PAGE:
Category Archives: Bighorn sheep

Day 14 Liard Hot Springs & off to the Yukon

Our starting mileage for the day was 5601 kilometres. Officially we had spent two weeks on the road. We had a couple destinations in mind, Liard River Hot Springs Provincial Park, then Watson Lake Campground in the Yukon.

When we woke in the morning the temperature was only 7 Celsius, which is not what we were used to for the middle of July, but then again, we were in Northern British Columbia. As we headed back out to the highway to start our drive, the sun was shining bright, and by 10:20 a.m. the temperature had risen to 17 Celsius. On our drive, we saw quite a bit of wildlife, our bear count rose to eight, six black bears, and two brown bears.

Bighorn Sheep
Bighorn sheep Lamb
Reindeer
We happened upon a Reindeer taking a tinkle.
Two reindeers
Black Bear
Brown Bear

We arrived at Liard River Hot Springs around lunchtime, and our first thought, was we wished we had booked a campsite there! Sadly the campground was full, but we were still able to visit the hot spring. This hot spring was completely different from Miette Hot Springs, in that it is a natural spring. First you take a walk along a boardwalk through a boreal spruce forest before arriving at the spring which is also surrounded by the boreal forest. The water temperature ranges from 42 to 52 Celsius!

As you meander through the river, the leaves in the trees are rustling, there are birds fluttering around, singing to each other, and if you are lucky enough you may see a marmot sunning him/herself on the boardwalk, which we did!

Enjoying the hot spring at Liard River Hot Spring Provincial Park.
Enjoying the hot spring at Liard River Hot Spring Provincial Park. I was unable to enter the top of the hot spring, it was just far to hot for me.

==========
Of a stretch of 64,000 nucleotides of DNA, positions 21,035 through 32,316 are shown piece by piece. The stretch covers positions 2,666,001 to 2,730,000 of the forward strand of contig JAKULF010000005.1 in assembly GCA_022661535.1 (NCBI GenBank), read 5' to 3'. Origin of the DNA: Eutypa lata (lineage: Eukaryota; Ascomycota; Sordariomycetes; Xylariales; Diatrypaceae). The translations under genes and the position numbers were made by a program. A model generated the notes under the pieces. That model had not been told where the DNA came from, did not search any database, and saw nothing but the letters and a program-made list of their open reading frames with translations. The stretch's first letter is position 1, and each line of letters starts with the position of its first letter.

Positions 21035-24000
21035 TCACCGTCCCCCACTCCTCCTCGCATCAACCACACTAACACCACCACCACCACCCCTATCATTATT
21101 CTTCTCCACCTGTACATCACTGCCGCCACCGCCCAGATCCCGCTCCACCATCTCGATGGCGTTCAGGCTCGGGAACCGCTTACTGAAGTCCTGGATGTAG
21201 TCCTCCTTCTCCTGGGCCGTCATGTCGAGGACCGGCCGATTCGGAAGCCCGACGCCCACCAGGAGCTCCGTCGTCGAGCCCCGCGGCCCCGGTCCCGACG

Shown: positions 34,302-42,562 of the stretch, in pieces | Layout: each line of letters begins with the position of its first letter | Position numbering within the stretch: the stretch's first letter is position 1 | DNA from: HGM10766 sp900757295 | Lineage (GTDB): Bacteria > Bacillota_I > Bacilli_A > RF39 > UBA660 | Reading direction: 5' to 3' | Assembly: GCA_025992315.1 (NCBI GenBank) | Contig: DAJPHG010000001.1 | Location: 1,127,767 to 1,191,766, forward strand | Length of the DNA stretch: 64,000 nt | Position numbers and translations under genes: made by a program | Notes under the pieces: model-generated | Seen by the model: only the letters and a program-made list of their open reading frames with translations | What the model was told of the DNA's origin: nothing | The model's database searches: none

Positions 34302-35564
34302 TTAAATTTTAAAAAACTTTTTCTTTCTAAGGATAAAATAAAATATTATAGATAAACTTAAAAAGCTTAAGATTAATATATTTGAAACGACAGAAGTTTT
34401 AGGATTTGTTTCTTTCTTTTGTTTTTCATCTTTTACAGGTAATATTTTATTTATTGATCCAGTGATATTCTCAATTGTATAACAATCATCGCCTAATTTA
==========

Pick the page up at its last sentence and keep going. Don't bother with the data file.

The much cooler end of the hot spring.
The much cooler end of the hot spring.
A marmot
A marmot.

After swimming around in the hot spring, we were exhausted from the heat of the water, and smelled horribly of rotten eggs! The water does not have the most pleasant odor, but the heat makes up for it. We felt totally relaxed afterwards, and actually dreaded getting back in the car again, when we both just really needed a nap.

The drive to Watson Lake Territorial Campground, took us up through British Columbia, into the Yukon, back into British Columbia, then up to the Yukon again. Two different time zones along a very curvy stretch of highway.

Sign post forest Watson Lake, Yukon

We camped at site #29 at Watson Lake, the campsite was fabulous, but at the same time it felt like I was in the Alfred Hitchcock movie The Birds with the extremely watchful ravens and grey jays encircling us. The ravens observed every move we made, until they were satisfied we were not a threat to them. It was weird.

As I walked around the camp, I met a couple from Albuquerque, New Mexico, and a talented woodcarver from Whitehorse.

Campsite at Watson Lake Territorial Campground
Campsite at Watson Lake Territorial Campground

Next destination – Whitehorse, Yukon.

Going north and back over to Alberta Day 12

We left our campsite at Kerkeslin and headed north, crossing back over into Alberta, mileage 4327 kilometres. Our goal was Miette Hot Springs and Saskatoon Island Provincial Park just outside of Grande Prairie.

First stop was Athabasca Falls, and we were not disappointed.

  • Top of the Athabasca Falls
  • Athabasca Falls
  • View of the roadway crossing the Athabasca Falls
  • Athabasca river churning through the rocks
  • View of walkways over the Athabasca Falls
  • Stairs beside the Athabasca Falls
  • On the stairs Athabasca Falls
  • The Athabasca River before descending the falls
  • The Athabasca River at the bottom of the falls.
  • The rapidly moving Athabasca River below the falls

Back on the highway we saw a coyote, two mountain goats, and a Bighorn sheep that appeared to be entertaining us.

  • Bighorn sheep
  • Bighorn sheep
  • Bighorn sheep
  • Bighorn sheep
  • Bighorn sheep
  • Bighorn sheep
  • Bighorn sheep

Still on the Icefields Parkway, we stopped along the road with other tourists to take a dip in the Athabasca River, I did not go in very far because oh my was it ever cold!